This happened probably because stations nearly always voted and paid for programs successful in the past, rarely investing dollars in new ideas.
Despite the existence of a national programming service, it is interesting to observe, that the public television stations vary enormously in size, resources, goals, philosophy and actually possess functional as well as creative autonomy. Thus, though all are licensed by the FCC as “non-commercial educational”, some flirt with commercialism and many play no discernable formal educational role at all. Amongst the four classes of owners holding public stations, states and municipalities hold about 40% of the licenses, colleges and universities own about 25%, public school boards’ hold about 3% and community foundations control a third of the outlets.
The latter are non-profit foundation licensees created especially to operate non-commercial stations. They recruit support from all sectors-schools, colleges, art organizations, businesses and the public. Usually free of obligations to local tax sources, they tend to be politically more independent than stations that depend for revenue on local or state dollars. Among the best known community stations, because they produce much of what appears on PBS, are WETA in Washington, KQED in San Francisco, KCET in Los Angeles and WGBH in Boston.
ISSUE I: FUNDING
What one deduces from the above are two important issues and their implications for the system in operation. Compared to those in many other countries, public television stations in US are woefully funded on a per person basis. For every tax dollar allocated to public broadcasting in US, the governments of Britain and Canada fund their BBC and CBC services respectively with about $25 and Japan’s

NHK public network receives about $15 in government funding per person served. Infact, in the beginning of 1980’s, tax based sources in the US provided more than two-thirds of all revenue and in the 1990’s it represented less than half and has remained constant at that level. CPB appropriations as a source of funding have remained at 15%.
However, federal appropriations and other grants trickle down only when television stations match federal grants. Actually the desperate scramble to match federal grants forces local fund raisers to push memberships/subscription drives to the saturation point (which is infact a strong point of the business model followed).These include both, locally and nationally, selling commercial rights to market merchandise associated with programs, selling newly produced programs to commercial television or pay cable, renting station facilities, selling books, videotapes to viewers etc. Besides, nearly 25% of the public television’s revenues come from individual viewers and listeners.
Thus, the public stations are modelled to generate revenue as well as strive to reach out to the community in their respective markets. However, federal and state funding uncertainties make it difficult for the stations to meet bigger financial commitments like the current deadline for conversion to digital broadcasting. The

Association of Public Television Stations estimates that the conversion costs for its members collectively will exceed $1.7 billion (a sum that public stations do not have on hand as compared to their network-affiliate counterparts.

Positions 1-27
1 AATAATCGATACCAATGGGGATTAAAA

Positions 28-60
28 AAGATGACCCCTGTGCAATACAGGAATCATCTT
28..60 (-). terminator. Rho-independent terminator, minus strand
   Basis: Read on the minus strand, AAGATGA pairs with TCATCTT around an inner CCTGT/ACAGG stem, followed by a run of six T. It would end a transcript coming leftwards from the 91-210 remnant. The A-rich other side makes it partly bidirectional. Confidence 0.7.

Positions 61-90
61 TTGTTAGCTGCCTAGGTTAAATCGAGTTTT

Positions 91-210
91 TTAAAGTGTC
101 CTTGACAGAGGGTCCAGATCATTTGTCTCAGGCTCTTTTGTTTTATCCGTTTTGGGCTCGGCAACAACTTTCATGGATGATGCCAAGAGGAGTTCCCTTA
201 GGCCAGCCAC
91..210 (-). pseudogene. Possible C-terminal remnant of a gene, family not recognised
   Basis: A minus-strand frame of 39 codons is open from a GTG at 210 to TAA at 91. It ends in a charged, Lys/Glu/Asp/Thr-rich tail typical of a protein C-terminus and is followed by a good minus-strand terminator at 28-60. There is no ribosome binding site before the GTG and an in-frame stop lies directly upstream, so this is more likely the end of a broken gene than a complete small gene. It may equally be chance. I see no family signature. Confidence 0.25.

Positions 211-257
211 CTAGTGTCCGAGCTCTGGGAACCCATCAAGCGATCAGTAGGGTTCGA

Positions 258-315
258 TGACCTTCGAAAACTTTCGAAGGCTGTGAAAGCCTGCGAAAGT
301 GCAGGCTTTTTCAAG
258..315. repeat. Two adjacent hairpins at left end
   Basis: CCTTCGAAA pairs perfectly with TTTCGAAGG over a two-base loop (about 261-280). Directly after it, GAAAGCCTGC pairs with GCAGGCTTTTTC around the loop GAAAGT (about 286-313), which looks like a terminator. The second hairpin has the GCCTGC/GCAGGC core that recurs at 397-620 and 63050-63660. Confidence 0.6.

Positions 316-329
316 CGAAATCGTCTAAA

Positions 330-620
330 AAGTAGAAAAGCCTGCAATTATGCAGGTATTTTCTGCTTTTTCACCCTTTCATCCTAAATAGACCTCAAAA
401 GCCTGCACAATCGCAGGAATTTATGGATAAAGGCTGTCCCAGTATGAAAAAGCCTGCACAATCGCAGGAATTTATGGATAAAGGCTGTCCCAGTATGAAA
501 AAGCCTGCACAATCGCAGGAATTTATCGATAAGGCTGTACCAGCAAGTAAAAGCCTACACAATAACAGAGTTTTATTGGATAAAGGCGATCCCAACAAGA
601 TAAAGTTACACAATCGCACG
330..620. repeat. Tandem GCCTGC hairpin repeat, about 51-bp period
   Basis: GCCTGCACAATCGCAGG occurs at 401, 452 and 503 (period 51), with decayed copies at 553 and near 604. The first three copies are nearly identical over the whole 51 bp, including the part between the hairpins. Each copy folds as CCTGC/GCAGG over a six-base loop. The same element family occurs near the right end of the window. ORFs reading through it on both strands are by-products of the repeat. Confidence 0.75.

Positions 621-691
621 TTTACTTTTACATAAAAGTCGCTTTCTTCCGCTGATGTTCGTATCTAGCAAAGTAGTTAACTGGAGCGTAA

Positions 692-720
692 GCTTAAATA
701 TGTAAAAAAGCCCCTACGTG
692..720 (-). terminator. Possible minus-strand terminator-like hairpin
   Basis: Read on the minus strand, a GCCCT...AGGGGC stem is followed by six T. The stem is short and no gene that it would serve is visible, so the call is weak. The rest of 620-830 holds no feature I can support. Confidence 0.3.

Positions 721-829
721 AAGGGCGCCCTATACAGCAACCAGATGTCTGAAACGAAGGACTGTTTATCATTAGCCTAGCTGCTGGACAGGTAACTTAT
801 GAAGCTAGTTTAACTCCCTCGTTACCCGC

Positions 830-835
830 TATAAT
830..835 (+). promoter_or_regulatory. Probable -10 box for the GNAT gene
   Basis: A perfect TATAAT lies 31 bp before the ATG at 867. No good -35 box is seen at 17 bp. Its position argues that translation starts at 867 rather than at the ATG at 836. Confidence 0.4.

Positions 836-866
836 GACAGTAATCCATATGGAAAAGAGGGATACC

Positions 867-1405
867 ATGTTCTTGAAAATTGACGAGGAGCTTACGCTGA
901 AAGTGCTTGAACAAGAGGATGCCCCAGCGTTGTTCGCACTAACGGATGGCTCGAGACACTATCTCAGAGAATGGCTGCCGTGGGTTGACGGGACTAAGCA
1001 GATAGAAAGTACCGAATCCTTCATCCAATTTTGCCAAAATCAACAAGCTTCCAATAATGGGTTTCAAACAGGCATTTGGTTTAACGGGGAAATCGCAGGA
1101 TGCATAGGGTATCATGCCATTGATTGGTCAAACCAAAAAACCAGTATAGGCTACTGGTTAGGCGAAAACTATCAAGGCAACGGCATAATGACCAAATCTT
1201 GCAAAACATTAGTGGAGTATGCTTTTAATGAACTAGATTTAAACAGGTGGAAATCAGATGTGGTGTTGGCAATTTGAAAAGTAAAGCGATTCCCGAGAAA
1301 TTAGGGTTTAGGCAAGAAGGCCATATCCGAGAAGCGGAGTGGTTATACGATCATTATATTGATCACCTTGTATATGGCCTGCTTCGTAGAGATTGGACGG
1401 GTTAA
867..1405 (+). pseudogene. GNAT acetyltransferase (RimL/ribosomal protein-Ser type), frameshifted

ISSUE II: PROGRAMMING CHOICES AND NEW TECHNOLOGY
The second important issue is of program source and its interface with new technology.A few major market stations act as primary producers for the PBS. In the 1990’s they provided more than a third of national programming, with another 10% or so coming from lesser public television stations. Stations such as WGBH, Boston have long histories of creative innovations in science, documentary and drama presentations. Locally produced programs consist of mainly news and public affairs along with some educational/instructional material telecast during the daytime hours for in-school use. For instance, “The News Hour with Jim Lehrer” has consistently been acclaimed as one of public TV’s best news and information programs. PBS provides a steady diet of other public affairs programs as well including “Washington Week in Review”, “Nightly Business Report”, “Wall Street Week” and “Frontline”. Occasionally, documentaries attract viewers who do not normally watch non-commercial services. This category is exemplified by “The Civil War”, an 11 hour 1991 series that won widespread praise and viewership and helped sell thousands of copies of a companion book /videotapes of the series, proceeds from which helped meet the program’s production cost.
All the performing arts-drama, dance, music find a home in public television. Among the evening programs, “Masterpiece Theatre” is probably the best known. Music and dance appear regularly on three PBS programs that began in the mid-70

and are still growing strong-“Great Performances” (1974); “Austin City Limits” (1975) and “Live from Lincoln Centre” (1976). Public broadcasting has a clear mandate to provide constructive, imaginative children’s programs. The Children’s Television Workshop (CTW) created “Seasme Street”, a wonderfully original show of large scale puppets. No series, on either commercial or public television, has ever been given so much scheduled airtime as has Seasme Street which has now achieved a classic status as the pre-eminent program for preschoolers. Besides, since 1977 CPB has funded more than 20 instructional television (ITV) series for use in class rooms.